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Grandma May’s Biscuits

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Grandma May’s Biscuits

Grandma May’s Biscuits
Ben Fink
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total prep
Once you have eaten these biscuits, there is no turning back. You will be hooked and spoiled for life, as I was, when my very dear friend Brett Bannon served them during a stay at our farm. Brett and his partner, Jon, are my saviors when I’m in Minneapolis, shuttling me to and from the airport and cooking classes that I’m teaching, taking me to wonderful restaurants, introducing me to friends in the community, and, above all else, welcoming me as a guest in their home. One morning, Charlie and I awoke to these biscuits, hot from the oven, pillowy tender and as flakey and delicious as you can imagine. The recipe comes from Brett’s mother, who learned how to make them from her mother, Mae Norris of Jacksonville, Florida. Brett grew up eating these biscuits every morning, waking up not to an alarm clock but to the clinking of a knife working the butter into the flour. I’ve adopted the breakfast tradition at our farm and thank him, his mother, and Grandma Mae, of course, for this beautifully simple and incredibly delicious best-ever biscuit recipe. Leaf lard is the very best rendered and clarified pork fat you can buy and makes these biscuits light and fluffy. If you can’t find it, use lard, or substitute all butter as indicated in the ingredients.

Recipe courtesy of Masala Farm: Stories and Recipes from an Uncommon Life in the Country by Suvir Saran with Raquel Pelzel and Charlie Burd. Published by Chronicle Books, 2012.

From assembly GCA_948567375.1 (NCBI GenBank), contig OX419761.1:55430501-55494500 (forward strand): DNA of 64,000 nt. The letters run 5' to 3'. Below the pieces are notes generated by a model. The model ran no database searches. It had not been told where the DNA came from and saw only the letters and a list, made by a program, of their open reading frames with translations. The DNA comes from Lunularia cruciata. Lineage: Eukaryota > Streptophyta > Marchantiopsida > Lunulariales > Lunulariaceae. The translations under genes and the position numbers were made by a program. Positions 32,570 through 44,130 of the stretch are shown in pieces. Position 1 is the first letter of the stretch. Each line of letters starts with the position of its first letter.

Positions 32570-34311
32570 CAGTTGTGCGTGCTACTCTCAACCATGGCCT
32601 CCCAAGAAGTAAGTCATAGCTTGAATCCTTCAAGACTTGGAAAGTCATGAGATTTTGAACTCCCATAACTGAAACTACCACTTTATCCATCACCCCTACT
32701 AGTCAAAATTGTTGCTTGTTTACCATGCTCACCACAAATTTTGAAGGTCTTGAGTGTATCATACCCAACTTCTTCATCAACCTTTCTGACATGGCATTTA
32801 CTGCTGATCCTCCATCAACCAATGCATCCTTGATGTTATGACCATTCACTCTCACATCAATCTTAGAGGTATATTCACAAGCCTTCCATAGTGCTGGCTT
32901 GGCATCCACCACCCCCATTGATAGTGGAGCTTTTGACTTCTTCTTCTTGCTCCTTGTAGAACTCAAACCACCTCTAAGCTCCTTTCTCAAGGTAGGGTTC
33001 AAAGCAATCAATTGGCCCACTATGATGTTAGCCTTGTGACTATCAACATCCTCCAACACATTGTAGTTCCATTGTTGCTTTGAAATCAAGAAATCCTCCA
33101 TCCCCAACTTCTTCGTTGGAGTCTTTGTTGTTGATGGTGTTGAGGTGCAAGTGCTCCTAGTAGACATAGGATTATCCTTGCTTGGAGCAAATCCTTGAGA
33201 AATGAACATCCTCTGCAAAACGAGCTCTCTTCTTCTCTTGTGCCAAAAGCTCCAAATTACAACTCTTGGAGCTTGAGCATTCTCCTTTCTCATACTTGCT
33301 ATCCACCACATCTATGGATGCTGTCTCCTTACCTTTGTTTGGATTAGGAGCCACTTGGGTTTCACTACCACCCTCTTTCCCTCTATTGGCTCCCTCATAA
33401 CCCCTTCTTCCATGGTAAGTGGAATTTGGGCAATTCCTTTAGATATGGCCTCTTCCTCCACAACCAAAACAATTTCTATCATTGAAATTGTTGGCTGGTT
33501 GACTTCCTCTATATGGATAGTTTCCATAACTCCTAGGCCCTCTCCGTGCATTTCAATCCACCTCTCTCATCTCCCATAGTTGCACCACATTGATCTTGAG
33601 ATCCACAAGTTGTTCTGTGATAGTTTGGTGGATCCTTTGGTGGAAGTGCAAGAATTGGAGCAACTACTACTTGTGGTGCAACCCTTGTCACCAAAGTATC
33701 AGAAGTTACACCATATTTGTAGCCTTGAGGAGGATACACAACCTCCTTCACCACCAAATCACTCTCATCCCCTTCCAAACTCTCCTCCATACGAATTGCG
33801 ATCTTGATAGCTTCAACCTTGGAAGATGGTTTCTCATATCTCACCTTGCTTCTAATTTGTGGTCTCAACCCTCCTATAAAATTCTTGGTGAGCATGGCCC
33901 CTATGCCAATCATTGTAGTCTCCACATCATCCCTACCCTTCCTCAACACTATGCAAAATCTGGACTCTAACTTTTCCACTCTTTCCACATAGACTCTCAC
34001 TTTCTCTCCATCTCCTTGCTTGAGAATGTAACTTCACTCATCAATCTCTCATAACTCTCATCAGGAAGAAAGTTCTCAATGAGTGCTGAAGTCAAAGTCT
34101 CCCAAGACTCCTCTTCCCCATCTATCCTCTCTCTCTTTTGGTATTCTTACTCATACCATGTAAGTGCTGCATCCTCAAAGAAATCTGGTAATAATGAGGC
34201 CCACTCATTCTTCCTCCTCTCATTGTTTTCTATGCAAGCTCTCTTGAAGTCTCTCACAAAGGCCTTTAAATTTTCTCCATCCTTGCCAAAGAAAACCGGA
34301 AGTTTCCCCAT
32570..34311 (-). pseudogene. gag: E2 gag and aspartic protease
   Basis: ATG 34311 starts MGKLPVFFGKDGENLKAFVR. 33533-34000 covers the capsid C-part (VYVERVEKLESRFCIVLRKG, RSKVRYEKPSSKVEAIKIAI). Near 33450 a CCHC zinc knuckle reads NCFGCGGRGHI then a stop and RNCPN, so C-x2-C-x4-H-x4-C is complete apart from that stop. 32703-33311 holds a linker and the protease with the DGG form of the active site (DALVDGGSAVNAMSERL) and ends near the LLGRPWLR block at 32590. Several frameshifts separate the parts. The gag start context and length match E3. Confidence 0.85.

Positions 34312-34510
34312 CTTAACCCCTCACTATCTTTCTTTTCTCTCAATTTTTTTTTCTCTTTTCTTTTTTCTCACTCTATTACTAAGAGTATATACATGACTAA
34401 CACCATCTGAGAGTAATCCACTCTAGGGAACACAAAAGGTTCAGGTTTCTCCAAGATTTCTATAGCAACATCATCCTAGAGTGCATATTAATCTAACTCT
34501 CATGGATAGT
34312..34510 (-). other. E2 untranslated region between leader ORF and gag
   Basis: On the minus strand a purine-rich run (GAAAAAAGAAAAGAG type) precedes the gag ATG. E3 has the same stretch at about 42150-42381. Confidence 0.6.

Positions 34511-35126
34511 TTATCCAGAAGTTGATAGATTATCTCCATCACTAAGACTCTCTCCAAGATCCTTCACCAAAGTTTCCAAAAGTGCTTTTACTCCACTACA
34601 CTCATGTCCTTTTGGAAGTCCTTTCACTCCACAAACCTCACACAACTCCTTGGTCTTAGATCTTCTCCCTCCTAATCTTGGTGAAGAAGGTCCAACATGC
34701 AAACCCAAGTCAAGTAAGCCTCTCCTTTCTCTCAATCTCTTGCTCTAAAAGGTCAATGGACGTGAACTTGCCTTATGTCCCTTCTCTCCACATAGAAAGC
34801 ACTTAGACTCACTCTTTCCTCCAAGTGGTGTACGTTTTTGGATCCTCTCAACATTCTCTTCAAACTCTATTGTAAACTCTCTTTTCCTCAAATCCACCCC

• 3 1/2 cups/450g self-rising flour
  • 1 cup/225g salted butter plus 5 tbsp/70g leaf lard, or 1 1/4 cup plus 1 tbsp/300g salted butter
  • 1 1/4 cups/300ml heavy cream, plain yogurt, milk, buttermilk, or any combination thereof
  • Good butter (like Vermont Butter and Cheese or Kerrygold) for serving
  • Crème Frâiche, store-bought or homemade, for serving
  • Seasonal jam, store-bought or homemade, for serving


  • Preheat the oven to 400°F/200°C/gas 6. Place 3 cups/385g of the flour in a large bowl. Chop ½ cup/115g of the butter into 1/4-inch/6-mm pieces and add it to the flour along with the leaf lard (or additional 5 tbsp/75g salted butter if not using leaf lard). Use a pastry cutter to work the fat into the flour until the mixture looks like cornmeal with pieces no larger than a small pea.
  • Pour half of the cream into the dry ingredients, using a butter knife to gently cut it into the dough. Add more cream, 2 tbsp at a time, until there are no more dry spots remaining (you may end up with a bit of liquid left over, depending on the humidity and the age of the flour).
  • Melt ¼ cup/55g of the salted butter in a 10-inch/25-cm cast-iron frying pan over low heat. Turn off the heat and set aside.
  • Melt the remaining ¼ cup/55g butter in a microwave-safe bowl and set aside. Place the remaining 1/2 cup/65g flour in a medium bowl. Break the dough into 11 or 12 golf ball–size portions, dust with flour, and gently flatten between your palms as if they were snowballs. Dip the top of each slightly flattened biscuit (mine end up in a somewhat hexagon shape) into the melted butter in the bowl and place in the frying pan. Place the biscuits close together so the sides are touching (don’t worry—they separate perfectly once they come out of the oven). If there is any melted butter left over in the bowl, drizzle it over the biscuits.
  • Bake until the biscuits are golden brown and nearly doubled in size, 20 to 25 minutes. Remove from the oven and set aside for 5 minutes before using a cake server to remove the biscuits from the pan (the first one is a bit tricky to unwedge, but the rest pop out easily). Serve immediately, while hot, with plenty of good butter, crème frâiche, and jam.

  • Variation: Biscuit Addendums

    Grandma Mae’s original recipe calls for self-rising flour, but I get very close using all-purpose flour to which I add 1 1/2 tbsp baking powder and 3/4 tsp salt. On rare occasions when I crave a sweet biscuit, I’ll add 2 tbsp sugar and the zest of 1 lemon to the dry ingredients. To turn the biscuits into a more savory indulgence, I add 1 tsp ajwain seeds (also called carom seeds) and 1/8 tsp cayenne pepper to the dry ingredients. Finally, if you are using sweet butter and not salted, add an additional 1/4 tsp kosher salt to your dry ingredients.